The Next Generation

One of the biggest concerns, for those of us who love and work with indigenous textiles from around the world, is “Who will carry on the traditions?” It’s complicated. Young people once learned from their elders, stayed in their home villages, got a sixth-grade education at most, married young, and spun and wove for the rest of their lives for subsistence wages at best. Today they carry cell phones to connect to the outside world, and aspire to go to high school or university. The allure of a profession or a desk job in the city is powerful. To seek an easier, more forward-looking life should be their right. But then what about those exquisite traditional textiles, the ones that require weeks or months of skilled work for low pay?

Young weavers in Acopia, Peru. Photo by Joe Coca from Faces of Tradition

Pondering this dilemma, Joe Coca and I kicked off a project when we were in Cusco in 2015 with Karen Brock, shooting photography for Secrets of Spinning, Weaving, and Knitting in the Andes. Working with Sarah Lyons, Education Director for the Center for Traditional Textiles of Cusco (CTTC), we gave digital cameras to the Young Weavers groups in each of the ten CTTC villages. Their assignment was to take photographs of traditional life in their communities, which we would then craft into a book. Follow-up workshops at Tinkuy 2017 with 130 kids gave them the chance to learn a bit about how books are made, and to express their ideas about what was most important to them. Each kid will receive his or her own copy of the book.


Well, at last, it’s about to be an actual book. Las Tradiciones Viven! Ñawpa Yachayninchiskunaqa Kawsanmi is ready to go to press. It’s a beautiful little book, and so interesting to look at village life through the eyes of the young people. They have reflected on their weaving and their clothes, of course, and on the daily work of farming and tending flocks. There are vivid depictions of some of the festivals that pace the seasons, and personal celebrations such as weddings (both traditional and modern) and a funeral. There’s a delightful sequence on a little boy’s first hair-cutting in Mahuaypampa, which parallels the story of a little girl going through the same ordeal in Libby VanBuskirk’s Beyond the Stones of Machu Picchu.

A young girl works her family’s land in Patabamba.

I loved seeing the meticulous recording of potato varieties, scores of varieties, by the kids in Patabamba. We had to choose just a dozen for the book because of space constraints. They may look alike to you and me, but one sort has so many eyes it is hard to peel, and thus is used as a test for a future daughter-in-law. And one is said to resemble the testicles of a jaguar (but I wouldn’t know about that). You get a keen sense of how critical this basic foodstuff is to life in the high Andes, and how well the children are educated to understand and appreciate it.

The kids in Chinchero focused a lot of attention on what is changing in their world—farming practices, daily clothing, and more. Change is happening at lightning speed there with the selling off of agricultural land and the development of a big new airport, and the kids are sensitive to this. But it was also interesting to see the community leaders playing with children’s toys at one festival (it’s traditional!), and the intricate hair braiding that sets Chinchero girls apart.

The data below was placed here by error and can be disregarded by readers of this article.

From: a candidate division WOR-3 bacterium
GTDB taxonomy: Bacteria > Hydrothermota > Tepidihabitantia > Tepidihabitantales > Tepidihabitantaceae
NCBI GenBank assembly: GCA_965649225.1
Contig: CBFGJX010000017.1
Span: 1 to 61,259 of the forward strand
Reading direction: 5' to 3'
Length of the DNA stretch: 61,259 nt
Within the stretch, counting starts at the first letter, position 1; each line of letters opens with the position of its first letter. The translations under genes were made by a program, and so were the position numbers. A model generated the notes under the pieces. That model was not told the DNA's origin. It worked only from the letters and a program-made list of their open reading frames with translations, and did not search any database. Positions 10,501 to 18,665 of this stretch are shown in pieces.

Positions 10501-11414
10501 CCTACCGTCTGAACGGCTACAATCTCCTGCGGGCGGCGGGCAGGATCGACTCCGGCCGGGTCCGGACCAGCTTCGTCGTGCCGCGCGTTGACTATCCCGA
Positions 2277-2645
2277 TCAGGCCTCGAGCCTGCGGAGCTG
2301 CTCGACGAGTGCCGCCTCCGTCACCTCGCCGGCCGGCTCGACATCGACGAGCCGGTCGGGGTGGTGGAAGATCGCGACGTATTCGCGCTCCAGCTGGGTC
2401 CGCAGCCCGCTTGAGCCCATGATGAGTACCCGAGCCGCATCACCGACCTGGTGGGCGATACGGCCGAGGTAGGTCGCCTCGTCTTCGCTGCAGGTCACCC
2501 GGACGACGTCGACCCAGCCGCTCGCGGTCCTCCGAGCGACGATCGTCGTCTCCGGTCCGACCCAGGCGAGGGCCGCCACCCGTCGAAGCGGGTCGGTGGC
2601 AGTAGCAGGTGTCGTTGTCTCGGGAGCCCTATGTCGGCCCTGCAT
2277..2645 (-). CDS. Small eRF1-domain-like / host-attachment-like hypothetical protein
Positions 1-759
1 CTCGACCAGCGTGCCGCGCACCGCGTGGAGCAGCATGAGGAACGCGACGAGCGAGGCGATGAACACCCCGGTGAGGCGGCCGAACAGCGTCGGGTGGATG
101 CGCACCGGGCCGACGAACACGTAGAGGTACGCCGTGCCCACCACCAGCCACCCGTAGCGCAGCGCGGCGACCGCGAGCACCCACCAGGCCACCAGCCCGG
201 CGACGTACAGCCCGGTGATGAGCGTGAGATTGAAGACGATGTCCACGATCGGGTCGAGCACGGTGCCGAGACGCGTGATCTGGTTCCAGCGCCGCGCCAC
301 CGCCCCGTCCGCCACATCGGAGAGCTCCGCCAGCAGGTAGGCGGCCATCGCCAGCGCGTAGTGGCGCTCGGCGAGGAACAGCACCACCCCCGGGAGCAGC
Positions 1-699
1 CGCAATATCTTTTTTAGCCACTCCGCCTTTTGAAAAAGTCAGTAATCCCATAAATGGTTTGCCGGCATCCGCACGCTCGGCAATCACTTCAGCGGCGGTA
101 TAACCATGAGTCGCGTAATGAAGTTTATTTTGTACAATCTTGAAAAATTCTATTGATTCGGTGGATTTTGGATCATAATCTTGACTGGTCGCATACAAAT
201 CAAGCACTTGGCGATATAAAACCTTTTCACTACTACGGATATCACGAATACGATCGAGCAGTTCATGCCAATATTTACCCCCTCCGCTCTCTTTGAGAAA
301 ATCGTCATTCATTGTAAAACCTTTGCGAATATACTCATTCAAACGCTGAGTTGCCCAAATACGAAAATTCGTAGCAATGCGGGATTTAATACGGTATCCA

Revelers at a festival in Chinchero.

I could go on and on—the 88 pages are packed with images and descriptions from all the village Young Weavers groups. The kids were very definite that they wanted the book to be bilingual—Spanish and Quechua—but we’ve included an English translation in the back. The book is being printed in Peru, but we’re importing a limited number, which will be sold through our sister company, ClothRoads. Watch for an announcement and ordering information in the near future.


Las Tradiciones Viven! Ñawpa Yachayninchiskunaqa Kawsanmi doesn’t answer that critical question of who will be practicing the traditional textile arts in future years, but it clearly reveals how bright, attentive, and insightful this young generation is, and how much they love and appreciate the traditions of their elders and their communities. There are future leaders among them, and they’ve been inculcated with the values of CTTC.


Learn about textile traditions of Peru in these Thrums Books.

Secrets of Spinning

Weaving in the Peruvian Highlands

Beyond the Stones of Machu PicchuFamilly

4 thoughts on “The Next Generation

  1. Virginia Davis says:

    This is an excellent and very important account. To preserve crafts of a culture by passing them on to the next generation is very important. Thank for this essential presentation. Virginia Davis

  2. susan says:

    that is just a lovely story–you are doing such good things for our global community. i admire and salute you and cannot wait to get a copy of the book!
    passing on of crafts and skills to the younger generation is indeed a dilemma. besides the textiles, there are structural crafts like building stone walls and making a thatched roof. and old-timey skills like tinsmithery and blacksmithing are going by the wayside. how do we keep these age-old tradition alive? when the elders depart who will pass on the knowledge?

  3. Deborah Chandler says:

    This is great. I can hardly wait to read it. And I’m relieved that I never had to pass a potato peeling test!

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